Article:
Paul Tucker, the Bank of England’s deputy governor for financial stability, has announced his intention to step down from his role later this year, having spent more than three decades at the institution.
The Bank said Tucker will “spend a period of time in academia” in the US, after he has given guidance and advice to its new governor, Mark Carney, who is due to start in July.
Tucker said, “It has been an extraordinary honour to serve at the Bank of England over the past 30 years.
“I am very proud that, through the Bank and the wider central banking community, I have been able to make a contribution to monetary and financial stability. I will continue to do so in the coming months.
He added, “I am looking forward to supporting Mark Carney as he arrives at the Bank.”
Tucker, who was vying to replace outgoing governor Sir Mervyn King before Carney was selected as his successor in November, joined the central bank in 1980. Since then, he has dealt with monetary policy, financial stability, markets, payment and settlement system infrastructure and banking supervision. He assumed his current role, deputy governor for financial stability, in 2009.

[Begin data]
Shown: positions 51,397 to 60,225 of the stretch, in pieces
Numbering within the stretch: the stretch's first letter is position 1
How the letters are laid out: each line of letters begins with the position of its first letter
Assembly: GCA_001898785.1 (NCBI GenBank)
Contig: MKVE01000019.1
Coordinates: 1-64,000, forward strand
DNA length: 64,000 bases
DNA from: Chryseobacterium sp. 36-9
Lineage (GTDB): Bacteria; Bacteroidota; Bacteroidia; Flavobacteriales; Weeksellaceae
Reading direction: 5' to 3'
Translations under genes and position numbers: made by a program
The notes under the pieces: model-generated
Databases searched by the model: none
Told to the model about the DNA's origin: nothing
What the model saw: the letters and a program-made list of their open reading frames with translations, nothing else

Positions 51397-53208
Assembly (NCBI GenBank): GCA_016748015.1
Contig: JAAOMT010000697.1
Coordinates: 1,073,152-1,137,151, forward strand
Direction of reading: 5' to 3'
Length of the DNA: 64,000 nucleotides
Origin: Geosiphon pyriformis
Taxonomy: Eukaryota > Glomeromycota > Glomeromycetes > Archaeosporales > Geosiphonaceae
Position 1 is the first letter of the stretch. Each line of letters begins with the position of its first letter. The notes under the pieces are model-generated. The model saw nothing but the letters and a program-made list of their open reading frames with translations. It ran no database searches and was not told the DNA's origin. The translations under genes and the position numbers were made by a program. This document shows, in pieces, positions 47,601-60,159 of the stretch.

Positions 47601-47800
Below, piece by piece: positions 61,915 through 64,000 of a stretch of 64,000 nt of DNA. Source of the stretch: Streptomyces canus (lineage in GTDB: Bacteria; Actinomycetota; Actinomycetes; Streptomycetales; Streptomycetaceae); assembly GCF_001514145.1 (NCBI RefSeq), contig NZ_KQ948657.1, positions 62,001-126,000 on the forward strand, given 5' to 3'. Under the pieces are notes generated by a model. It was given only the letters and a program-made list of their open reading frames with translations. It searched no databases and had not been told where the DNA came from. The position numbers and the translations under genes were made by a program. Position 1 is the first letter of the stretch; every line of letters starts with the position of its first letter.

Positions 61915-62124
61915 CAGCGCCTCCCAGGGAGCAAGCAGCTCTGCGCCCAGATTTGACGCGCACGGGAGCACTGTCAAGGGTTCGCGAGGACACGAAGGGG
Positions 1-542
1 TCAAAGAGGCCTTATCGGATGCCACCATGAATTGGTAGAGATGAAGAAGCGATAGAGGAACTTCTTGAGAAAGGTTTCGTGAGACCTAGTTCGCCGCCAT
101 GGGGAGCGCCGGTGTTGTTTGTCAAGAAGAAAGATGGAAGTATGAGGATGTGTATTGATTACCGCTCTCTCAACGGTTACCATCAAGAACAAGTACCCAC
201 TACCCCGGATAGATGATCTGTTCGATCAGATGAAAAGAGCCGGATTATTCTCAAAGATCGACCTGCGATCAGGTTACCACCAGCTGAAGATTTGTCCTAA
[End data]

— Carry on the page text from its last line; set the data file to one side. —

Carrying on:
King said his colleague’s contribution to monetary and public policy within the organisation had been “enormous”.
Meanwhile, Carney, who works alongside Tucker at the Financial Stability Board (FSB), said, “It has been an enormous privilege to work closely with Paul at the FSB over the past several years. Paul has contributed immeasurably to a series of critical financial reforms, including policies to end too-big-to-fail and to build more resilient derivative and funding markets.
“I wish Paul every success in the next phase of his career and look forward to maintaining our close dialogue on how to build a more resilient financial system that more effectively serves the needs of the real economy.”